COLUMBUS, Ga. (WRBL) — A local library hosted an event highlighting a Columbus man who became a musical prodigy after being born into slavery.
Over 50 people attended the event in honor of Thomas “Blind Tom” Wiggins at the Mildred L. Terry Public Library.
Thomas Wiggins was born into slavery in Columbus in 1849. From a young age, people started to notice his growing passion for music. He later became known as a gifted pianist, composer and one of the most in-demand musicians of his time in America in the late 19th century.
Blind Tom was even the first African American to perform in the White House in 1860 for then-President James Buchanan.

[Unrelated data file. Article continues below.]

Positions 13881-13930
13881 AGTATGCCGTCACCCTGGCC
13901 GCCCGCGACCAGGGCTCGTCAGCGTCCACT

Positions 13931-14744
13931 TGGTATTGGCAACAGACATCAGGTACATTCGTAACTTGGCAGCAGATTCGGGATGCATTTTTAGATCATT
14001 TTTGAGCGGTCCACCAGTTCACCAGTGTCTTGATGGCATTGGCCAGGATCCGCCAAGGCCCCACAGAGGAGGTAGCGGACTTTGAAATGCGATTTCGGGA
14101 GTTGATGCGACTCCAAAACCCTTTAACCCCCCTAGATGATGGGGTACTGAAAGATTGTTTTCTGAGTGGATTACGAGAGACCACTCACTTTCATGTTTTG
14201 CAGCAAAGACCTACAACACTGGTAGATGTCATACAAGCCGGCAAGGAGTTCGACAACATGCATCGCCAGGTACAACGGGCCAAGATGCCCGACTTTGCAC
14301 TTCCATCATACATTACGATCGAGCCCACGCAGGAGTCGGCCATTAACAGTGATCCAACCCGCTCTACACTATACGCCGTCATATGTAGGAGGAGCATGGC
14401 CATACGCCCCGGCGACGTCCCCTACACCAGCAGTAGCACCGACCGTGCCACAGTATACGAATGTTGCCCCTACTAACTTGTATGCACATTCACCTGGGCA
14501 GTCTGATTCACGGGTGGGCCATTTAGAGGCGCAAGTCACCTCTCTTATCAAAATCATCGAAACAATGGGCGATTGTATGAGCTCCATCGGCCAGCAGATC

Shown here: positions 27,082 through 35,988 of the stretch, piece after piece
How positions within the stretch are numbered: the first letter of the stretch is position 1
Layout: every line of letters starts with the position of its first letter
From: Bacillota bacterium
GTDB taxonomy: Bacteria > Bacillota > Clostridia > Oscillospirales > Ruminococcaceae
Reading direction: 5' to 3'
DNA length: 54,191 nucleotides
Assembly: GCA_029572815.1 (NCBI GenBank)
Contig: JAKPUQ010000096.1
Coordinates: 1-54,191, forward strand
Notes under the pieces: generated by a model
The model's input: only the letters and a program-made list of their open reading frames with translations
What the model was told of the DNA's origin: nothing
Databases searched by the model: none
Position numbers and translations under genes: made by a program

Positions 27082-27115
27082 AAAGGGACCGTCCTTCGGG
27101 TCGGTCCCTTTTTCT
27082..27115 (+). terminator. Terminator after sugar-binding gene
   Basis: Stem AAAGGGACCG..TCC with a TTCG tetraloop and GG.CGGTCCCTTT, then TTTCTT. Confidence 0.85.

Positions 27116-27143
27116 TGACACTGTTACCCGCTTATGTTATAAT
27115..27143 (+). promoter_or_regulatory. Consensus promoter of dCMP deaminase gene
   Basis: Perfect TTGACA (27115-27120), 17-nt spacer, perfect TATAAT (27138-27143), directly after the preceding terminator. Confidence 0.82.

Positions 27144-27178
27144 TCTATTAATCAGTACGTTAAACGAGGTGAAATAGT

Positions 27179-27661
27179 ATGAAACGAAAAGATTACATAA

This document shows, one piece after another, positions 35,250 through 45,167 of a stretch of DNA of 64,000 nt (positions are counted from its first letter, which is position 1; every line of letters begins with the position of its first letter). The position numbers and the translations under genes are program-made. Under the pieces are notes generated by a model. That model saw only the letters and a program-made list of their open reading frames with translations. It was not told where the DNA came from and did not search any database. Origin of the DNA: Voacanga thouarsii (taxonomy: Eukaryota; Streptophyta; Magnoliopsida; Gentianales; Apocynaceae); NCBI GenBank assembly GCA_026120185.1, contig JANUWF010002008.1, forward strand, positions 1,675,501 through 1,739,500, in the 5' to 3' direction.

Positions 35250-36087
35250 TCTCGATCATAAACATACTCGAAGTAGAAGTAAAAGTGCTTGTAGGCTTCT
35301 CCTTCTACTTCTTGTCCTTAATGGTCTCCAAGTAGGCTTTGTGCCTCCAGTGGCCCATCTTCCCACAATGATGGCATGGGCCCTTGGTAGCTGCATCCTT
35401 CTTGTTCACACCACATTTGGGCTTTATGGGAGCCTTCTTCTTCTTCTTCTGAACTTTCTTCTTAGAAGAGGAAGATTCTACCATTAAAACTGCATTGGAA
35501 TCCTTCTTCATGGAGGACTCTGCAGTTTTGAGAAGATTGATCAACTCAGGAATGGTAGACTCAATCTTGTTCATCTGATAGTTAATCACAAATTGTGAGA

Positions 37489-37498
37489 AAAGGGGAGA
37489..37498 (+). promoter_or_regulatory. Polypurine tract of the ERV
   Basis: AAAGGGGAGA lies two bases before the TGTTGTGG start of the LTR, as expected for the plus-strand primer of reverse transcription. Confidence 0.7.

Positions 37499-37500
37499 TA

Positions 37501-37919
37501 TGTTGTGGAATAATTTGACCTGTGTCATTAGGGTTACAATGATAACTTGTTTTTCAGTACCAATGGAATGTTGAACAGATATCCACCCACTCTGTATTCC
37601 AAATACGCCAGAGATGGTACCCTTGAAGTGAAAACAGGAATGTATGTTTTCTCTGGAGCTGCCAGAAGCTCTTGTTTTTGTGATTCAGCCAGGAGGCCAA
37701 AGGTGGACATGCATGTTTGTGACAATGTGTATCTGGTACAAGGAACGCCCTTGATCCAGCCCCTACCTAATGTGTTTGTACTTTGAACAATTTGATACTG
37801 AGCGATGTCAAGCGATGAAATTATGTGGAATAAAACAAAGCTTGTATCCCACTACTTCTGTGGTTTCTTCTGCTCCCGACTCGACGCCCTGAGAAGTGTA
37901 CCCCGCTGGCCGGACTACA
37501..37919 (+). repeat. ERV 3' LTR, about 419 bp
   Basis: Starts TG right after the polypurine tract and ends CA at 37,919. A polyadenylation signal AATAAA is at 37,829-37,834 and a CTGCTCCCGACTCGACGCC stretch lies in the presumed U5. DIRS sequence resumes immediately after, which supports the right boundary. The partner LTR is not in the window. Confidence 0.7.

Today, his family carries on his legacy through presentations of the oral history that has been passed down generation to generation. Wiggins’ great-great-great niece, Angela Miles-Williams, spoke at today’s event, saying it’s important to remember African American history.
While there are many unanswered questions about Blind Tom’s life, Angela has one question she wishes she could ask her great-uncle.
“Why did you retire?”, asks Angela. “Why did you go into this self-imposed retirement? I mean, we can speculate as to what the reason was, but I really would like to know, why did he make that decision?”
Columbus Mayor Skip Henderson was also in attendance at the library. During the end of his proclamation, he had a surprise for Angela and the audience. He declared Feb. 24, 2023 as Thomas “Blind Tom” Wiggins Day in Columbus, Georgia.